Thursday, January 26, 2006


Medieval wine merchants.

I am crazy busy right now, but I just had to comment on the beginning of the trial for Ken Lay and Jeffrey Skilling of Enron. According to the NY Times article I just linked, the case is complex and a guilty verdict is not a forgone conclusion -- especially with the army of expensive lawyers these men have at their disposal (note: I am not anti-lawyer, I come from a family of lawyers. But at times I am distressed at what unlimited financial resources can do to justice in a courtroom).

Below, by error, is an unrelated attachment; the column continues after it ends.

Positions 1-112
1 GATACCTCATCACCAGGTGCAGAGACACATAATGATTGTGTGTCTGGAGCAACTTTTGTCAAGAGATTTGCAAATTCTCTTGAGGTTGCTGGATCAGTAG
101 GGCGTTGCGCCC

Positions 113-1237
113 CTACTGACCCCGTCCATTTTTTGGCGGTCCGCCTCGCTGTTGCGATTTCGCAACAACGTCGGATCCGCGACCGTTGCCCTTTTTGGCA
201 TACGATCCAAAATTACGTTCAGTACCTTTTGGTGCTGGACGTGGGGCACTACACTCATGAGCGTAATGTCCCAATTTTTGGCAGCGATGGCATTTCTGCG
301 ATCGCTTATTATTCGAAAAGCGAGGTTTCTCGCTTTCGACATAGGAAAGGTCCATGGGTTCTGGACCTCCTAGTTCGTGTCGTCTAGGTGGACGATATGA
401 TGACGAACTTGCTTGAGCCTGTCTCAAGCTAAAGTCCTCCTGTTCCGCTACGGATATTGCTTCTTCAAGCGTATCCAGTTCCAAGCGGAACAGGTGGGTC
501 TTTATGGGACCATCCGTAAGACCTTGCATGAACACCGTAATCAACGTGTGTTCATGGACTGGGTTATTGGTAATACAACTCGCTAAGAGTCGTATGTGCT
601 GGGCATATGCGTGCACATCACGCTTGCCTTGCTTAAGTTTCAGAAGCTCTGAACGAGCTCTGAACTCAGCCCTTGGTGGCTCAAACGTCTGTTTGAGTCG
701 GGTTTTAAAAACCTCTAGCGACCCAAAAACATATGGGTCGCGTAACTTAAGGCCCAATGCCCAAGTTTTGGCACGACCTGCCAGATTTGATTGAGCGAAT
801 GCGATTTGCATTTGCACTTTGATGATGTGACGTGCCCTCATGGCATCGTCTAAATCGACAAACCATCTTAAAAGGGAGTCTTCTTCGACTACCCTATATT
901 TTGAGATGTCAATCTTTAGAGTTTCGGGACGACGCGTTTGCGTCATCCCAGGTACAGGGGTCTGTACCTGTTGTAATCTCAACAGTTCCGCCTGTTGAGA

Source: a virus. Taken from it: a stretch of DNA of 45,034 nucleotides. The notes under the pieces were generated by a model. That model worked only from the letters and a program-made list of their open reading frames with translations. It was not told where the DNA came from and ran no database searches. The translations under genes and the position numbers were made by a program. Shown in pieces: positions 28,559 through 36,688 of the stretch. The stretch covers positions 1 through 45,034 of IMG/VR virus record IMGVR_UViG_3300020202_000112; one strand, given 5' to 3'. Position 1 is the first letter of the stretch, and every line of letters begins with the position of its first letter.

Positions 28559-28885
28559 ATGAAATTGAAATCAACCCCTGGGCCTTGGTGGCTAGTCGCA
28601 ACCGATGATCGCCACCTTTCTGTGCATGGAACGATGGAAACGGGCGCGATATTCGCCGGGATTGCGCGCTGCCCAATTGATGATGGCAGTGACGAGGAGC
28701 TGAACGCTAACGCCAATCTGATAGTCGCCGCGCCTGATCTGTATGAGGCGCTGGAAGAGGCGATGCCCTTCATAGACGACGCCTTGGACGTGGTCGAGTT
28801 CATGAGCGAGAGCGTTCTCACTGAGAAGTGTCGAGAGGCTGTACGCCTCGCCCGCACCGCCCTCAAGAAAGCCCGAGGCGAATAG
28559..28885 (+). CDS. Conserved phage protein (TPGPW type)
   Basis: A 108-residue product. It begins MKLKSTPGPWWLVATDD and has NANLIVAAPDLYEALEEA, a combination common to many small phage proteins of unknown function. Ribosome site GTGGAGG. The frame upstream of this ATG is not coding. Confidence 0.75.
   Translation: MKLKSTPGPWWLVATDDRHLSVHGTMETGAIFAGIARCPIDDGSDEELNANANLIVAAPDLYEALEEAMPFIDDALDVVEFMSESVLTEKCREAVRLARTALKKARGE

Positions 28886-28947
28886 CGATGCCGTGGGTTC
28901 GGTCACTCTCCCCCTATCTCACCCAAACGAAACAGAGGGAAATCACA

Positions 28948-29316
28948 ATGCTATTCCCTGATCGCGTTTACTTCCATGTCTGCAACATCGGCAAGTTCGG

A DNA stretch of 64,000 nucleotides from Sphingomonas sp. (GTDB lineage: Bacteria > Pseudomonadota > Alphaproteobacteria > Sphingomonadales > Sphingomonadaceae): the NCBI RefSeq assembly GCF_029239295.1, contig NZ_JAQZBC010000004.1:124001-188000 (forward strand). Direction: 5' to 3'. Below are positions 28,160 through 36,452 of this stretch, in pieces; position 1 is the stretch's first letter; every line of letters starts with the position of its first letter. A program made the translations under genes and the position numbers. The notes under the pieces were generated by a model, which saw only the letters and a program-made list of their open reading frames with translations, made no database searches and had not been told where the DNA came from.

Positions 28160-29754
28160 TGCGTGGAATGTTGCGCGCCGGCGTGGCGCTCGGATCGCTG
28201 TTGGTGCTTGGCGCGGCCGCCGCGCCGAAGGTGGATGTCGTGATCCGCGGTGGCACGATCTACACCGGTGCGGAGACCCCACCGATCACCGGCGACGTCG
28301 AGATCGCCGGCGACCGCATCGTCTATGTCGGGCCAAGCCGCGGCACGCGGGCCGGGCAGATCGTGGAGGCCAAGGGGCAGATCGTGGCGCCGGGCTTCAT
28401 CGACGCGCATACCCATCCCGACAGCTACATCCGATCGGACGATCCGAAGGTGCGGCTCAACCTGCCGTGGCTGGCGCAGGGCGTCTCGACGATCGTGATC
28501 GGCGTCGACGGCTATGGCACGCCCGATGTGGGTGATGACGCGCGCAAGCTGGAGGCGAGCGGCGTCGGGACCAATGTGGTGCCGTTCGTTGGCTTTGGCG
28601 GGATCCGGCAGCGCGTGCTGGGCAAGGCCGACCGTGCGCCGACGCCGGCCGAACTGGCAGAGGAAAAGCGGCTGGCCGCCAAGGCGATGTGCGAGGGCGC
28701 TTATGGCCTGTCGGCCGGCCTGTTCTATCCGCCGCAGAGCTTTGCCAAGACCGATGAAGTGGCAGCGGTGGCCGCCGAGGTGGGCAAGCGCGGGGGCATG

Not only should these men be behind bars for the sake of justice and as a warning to others like them, but the thought of what pundits on the right will say if they get off turns my stomach. If that does come to pass, remember: if these men did nothing technically illegal, that does not mean they are not guilty. It means industry-friendly laws do not protect us enough from fraudulent cowboys. They recklessly destroyed lives and families, and that should be remembered next time some fanatic of unregulated market policies starts mouthing off about how our schools, hospitals, and public and social services should be, if not directly privatized, at least "run like businesses." Businesses exist to make money, and if unchecked, will do so by the shortest route possible. The market may, in the long run, punish the most reckless, but at what cost to those caught up in their bad management? And, as Keynes said, in the long run we'll all be dead. I might remind everyone how much industry-friendly laws have been passed by our congress lately, and how much our administration is powered by people like Ken Lay. It explains a few things. Halliburton, Katrina... O, the confusion of our society! Our religions warn against greed, but our culture celebrates it and our economy makes it necessary. Which is more important?

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